Sunday, May 27, 2018

#147 / Free Speech And The Law Of Contracts

I would like to applaud David French's column in the May 26, 2018, edition of The New York Times. French is, among other things, a senior fellow at the National Review Institute. That means that French is what might be called a "right-winger," to use a well-known descriptor.

In his column in The Times, French took aim at what he denominated the "conservative hypocrisy" of the National Football League, which has recently promulgated a set of "anthem rules" that require N.F.L. contracted football players to stand for the national anthem or to stay off the field. Player and team penalties will be imposed for violations. 

Here is French's reaction: 

I want football players to stand for the anthem. I want them to respect the flag. As a veteran of the war in Iraq, I’ve saluted that flag in foreign lands and deployed with it proudly on my uniform. But as much as I love the flag, I love liberty even more.

French intimates, and I think correctly, that if the N.F.L.'s "anthem rules" had been promulgated by a governmental agency, the courts would find these rules to be a violation of the players' free speech rights, guaranteed by the Constitution. The Bill of Rights, however, only applies to prohibit governmental actions that contravene its guarantees. In the commercial marketplace, the rules are different. If you want to get the big bucks provided to N.F.L. athletes, you are going to have to toe the line set by the corporate owners who establish the contract terms. That's a generally accurate description of how the law differentiates between governmental and non-governmental actions. 

Let's get creative, though, in the face of what French calls a kind of corporate mob mentality. I teach a course at the University of California, Santa Cruz that covers, among other things, contract law. Here is a quick statement of basic contract law, pulled from the Internet (emphasis added): 

Contracts are legally binding agreements between two or more parties and are made up of six elements that must be present for a contract to be considered enforceable.

The six elements include: 
  • Offer
  • Acceptance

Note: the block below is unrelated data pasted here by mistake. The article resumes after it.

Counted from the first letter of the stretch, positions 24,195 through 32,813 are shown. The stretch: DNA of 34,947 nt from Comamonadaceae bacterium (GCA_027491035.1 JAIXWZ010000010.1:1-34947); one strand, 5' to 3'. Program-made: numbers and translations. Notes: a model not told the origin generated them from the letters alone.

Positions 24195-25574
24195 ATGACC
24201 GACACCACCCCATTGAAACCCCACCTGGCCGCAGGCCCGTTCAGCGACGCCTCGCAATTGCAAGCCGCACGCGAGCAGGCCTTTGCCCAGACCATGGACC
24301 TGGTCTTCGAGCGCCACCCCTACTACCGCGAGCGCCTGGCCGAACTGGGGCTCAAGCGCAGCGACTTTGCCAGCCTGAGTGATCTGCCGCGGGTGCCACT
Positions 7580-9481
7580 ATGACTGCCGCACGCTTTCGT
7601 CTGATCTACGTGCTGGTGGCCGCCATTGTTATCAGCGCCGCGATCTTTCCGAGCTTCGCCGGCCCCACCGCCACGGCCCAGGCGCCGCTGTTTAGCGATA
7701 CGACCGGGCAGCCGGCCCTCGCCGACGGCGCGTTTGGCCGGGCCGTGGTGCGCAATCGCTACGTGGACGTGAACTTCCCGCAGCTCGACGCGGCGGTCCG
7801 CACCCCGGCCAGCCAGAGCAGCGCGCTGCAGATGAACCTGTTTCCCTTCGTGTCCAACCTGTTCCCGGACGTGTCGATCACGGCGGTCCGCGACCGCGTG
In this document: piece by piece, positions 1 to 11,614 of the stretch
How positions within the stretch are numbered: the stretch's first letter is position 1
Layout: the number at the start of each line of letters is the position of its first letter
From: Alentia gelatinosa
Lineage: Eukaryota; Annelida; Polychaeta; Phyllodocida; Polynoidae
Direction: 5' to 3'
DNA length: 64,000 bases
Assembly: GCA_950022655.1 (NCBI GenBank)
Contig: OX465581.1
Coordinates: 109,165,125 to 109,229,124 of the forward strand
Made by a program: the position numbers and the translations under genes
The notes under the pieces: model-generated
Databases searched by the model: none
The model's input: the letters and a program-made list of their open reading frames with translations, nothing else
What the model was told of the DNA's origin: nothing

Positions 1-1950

• Consideration
  • Capacity of the parties
  • Intent of both parties
  • Object of the contract 
Our focus is on the sixth element, of object of the contract, and it says that a contract cannot violate law or public policy. Obviously, a contract cannot contain language that binds parties to perform an illegal act, like murder for hire or the sale of illicit drugs. But, a contract also cannot violate public policy, the set of unwritten societal laws that all citizens are expected to follow.

Shouldn't basic guarantees found in the Bill of Rights be considered to be important statements of public policy, and "unwritten societal laws that all citizens are expected to follow?" If so, isn't there a good argument that contracts that contravene traditional free speech rights are in violation of public policy, and that any such contractual provisions are, for this reason, void?

I don't know whether or not this argument has ever been made, but it's certainly an argument I would like to see made in this case. Maybe Colin Kaepernick should amend his current legal claim against the N.F.L. to make this point. Corporate power should be limited, just as governmental power is limited, to protect "liberty." What the Constitution requires from the government, in terms of protecting the right to free speech, should be required from the corporations, too, as a matter of fundamental "public policy."

Here's a last word from French: 

In our polarized times, I’ve adopted a simple standard, a civil liberties corollary to the golden rule: Fight for the rights of others that you would like to exercise yourself. Do you want corporations obliterating speech the state can’t touch? Do you want the price of participation in public debate to include the fear of lost livelihoods? Then, by all means, support the N.F.L. Cheer Silicon Valley’s terminations. Join the boycotts and shame campaigns. Watch this country’s culture of liberty wither in front of your eyes.

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